Discussing open source ballet with Robert Weiss
by Rob Tiller
Do open source software and ballet have anything in common? Sure, they have some obvious differences. But they share an imperative to collaborate and a creative spirit. Anyhow, I’m a big fan of both, and I’ve been thinking about whether some of the lessons of open source could be applied to ballet. Last week got a chance to kick ideas on this around with a great choreographer, Robert Weiss.
Weiss, who goes by Ricky, is artistic director of the Carolina Ballet, which plays out of Raleigh, N.C. He spent the early part of his career as a dancer at the New York City Ballet with its famous director, George Balanchine. In more than a decade with the Carolina Ballet, he has been a prolific choreographer, producing dozens of ballets. He’s also recruited superbly talented dancers from around the world and melded them into an outstanding company. When we met last week, along with my friend CB Board Chair Melanie Dubis, at Buku for lunch, I thought, this must be close to the world’s greatest job — working every day with beautiful, talented, dedicated people to create art for the ages. What could be more wonderful?
When we met for lunch last week, it quickly became clear that it would be more wonderful to not be constantly worried about money. If only, he said, he had better funding, he could spend more time thinking about dance and less about fund raising. Ballet is an art form that entails numbers of dancers, all requiring paychecks, and the same for musicians, costume designers and costumers, set designers and sets, lighting designers and lights, stage management and crew, and of course, choreographers. As an art, it is capital intensive. There are inherent barriers to reaching a wide audience, including lack of exposure to the form and its traditions.
As Ricky described the process of creating a new work, it was plain that it was highly collaborative. When he choreographs a new work, it is created on specific dancers, and the work is shaped in view of their individual qualities. The work draws on a tradition that goes back to the Renaissance, with a large vocabulary of movements that are available for re-use. (As Ricky warmed to the subject, he stood up from the table and showed a couple of classical gestures, and his sudden transformation from regular person to dancer was electrifying.) And of course, there’s collaboration with the aforementioned costume designers, set designers, and many others. It is in general an art of great idealism and unselfishness, at least in the sense that almost no one expects to get rich from it, and many are prepared to subsist on a shoestring budget.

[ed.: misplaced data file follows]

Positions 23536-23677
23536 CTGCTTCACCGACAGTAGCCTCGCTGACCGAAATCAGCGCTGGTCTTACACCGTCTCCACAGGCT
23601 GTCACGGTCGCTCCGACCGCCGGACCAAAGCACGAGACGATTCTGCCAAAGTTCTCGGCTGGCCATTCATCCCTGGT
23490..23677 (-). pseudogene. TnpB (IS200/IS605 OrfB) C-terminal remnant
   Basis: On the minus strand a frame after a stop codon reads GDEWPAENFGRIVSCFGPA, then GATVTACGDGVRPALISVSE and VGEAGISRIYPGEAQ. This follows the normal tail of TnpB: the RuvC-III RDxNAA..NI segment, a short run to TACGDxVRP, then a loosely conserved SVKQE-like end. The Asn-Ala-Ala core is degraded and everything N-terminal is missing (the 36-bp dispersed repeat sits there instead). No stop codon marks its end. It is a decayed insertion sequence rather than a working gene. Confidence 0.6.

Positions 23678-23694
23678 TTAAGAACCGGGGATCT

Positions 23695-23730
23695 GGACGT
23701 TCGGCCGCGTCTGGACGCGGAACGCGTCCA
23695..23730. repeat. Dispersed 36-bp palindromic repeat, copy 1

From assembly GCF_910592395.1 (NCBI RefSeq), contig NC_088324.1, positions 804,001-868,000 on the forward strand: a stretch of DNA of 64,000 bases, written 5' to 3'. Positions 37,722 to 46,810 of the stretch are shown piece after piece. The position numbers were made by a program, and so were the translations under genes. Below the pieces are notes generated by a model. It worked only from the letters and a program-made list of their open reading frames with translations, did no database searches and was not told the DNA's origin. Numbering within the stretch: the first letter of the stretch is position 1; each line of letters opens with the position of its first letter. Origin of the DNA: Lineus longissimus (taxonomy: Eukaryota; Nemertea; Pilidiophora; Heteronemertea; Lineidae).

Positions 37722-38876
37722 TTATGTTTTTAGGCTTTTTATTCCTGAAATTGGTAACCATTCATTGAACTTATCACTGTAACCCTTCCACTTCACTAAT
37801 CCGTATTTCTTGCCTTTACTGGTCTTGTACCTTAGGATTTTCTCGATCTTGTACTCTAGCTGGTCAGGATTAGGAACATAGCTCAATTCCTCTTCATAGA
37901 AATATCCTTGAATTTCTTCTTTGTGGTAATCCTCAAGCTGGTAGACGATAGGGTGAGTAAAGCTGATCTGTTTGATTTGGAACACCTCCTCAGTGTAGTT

But in ballet as in most of our endeavors, there is an unexamined assumption that intellectual property protection is important. Thus copying of videoed performances is subject to the draconian penalties of copyright law. The dances are kept locked down, on the assumption that making them freely available could result in lost value. I raised the question with Rocky and Melanie whether this really makes sense. Is copyright protection actually increasing the value proposition of ballet, or is it lessening it?
As I explained, the open source software community has learned some lessons about this that the rest of the world is starting to apply. Open source innovators, whose projects are based on freely sharing their code, realized that the traditional approach to intellectual property would not work for them, and so they created new licensing models, such as the GPL, that encouraged sharing and re-use. That approach has led to incredible growth in open source software. The model is spreading outward to other creative endeavors with such tools as Creative Commons licensing.
Could it be that less IP protectiveness could expand the audience for ballet and bring in new funding? What if, instead of protecting ballet as carefully as possible with copyright, the product was unlocked and made available under a Creative Commons license? For example, if well-produced video of the Carolina Ballet was readily available on the internet without charge, couldn’t that introduce many more people to ballet, with some of them eventually becoming balletomanes?
Ricky noted that even the best video of ballet is only a pale reflection of the experience of live performance. But he also admitted that he knew of people who had had transformative personal experience through a recorded performance. He also noted that it would require funding to make video recordings of a quality that he’d be comfortable presenting in public. (Footnote: a couple of days after our meeting, I saw a documentary on the choreographer Jerome Robbins called Something to Dance About, which is great, and illustrates how video can communicate something meaningful about dance.)
Open source innovation generally involves experimentation. I noted that there could be approaches to video and to funding that none of us has thought of yet. We agreed to talk more about what might be possible. It may be that you have ideas or experience in applying open source methods to artistic endeavors. If you have ideas, please share them.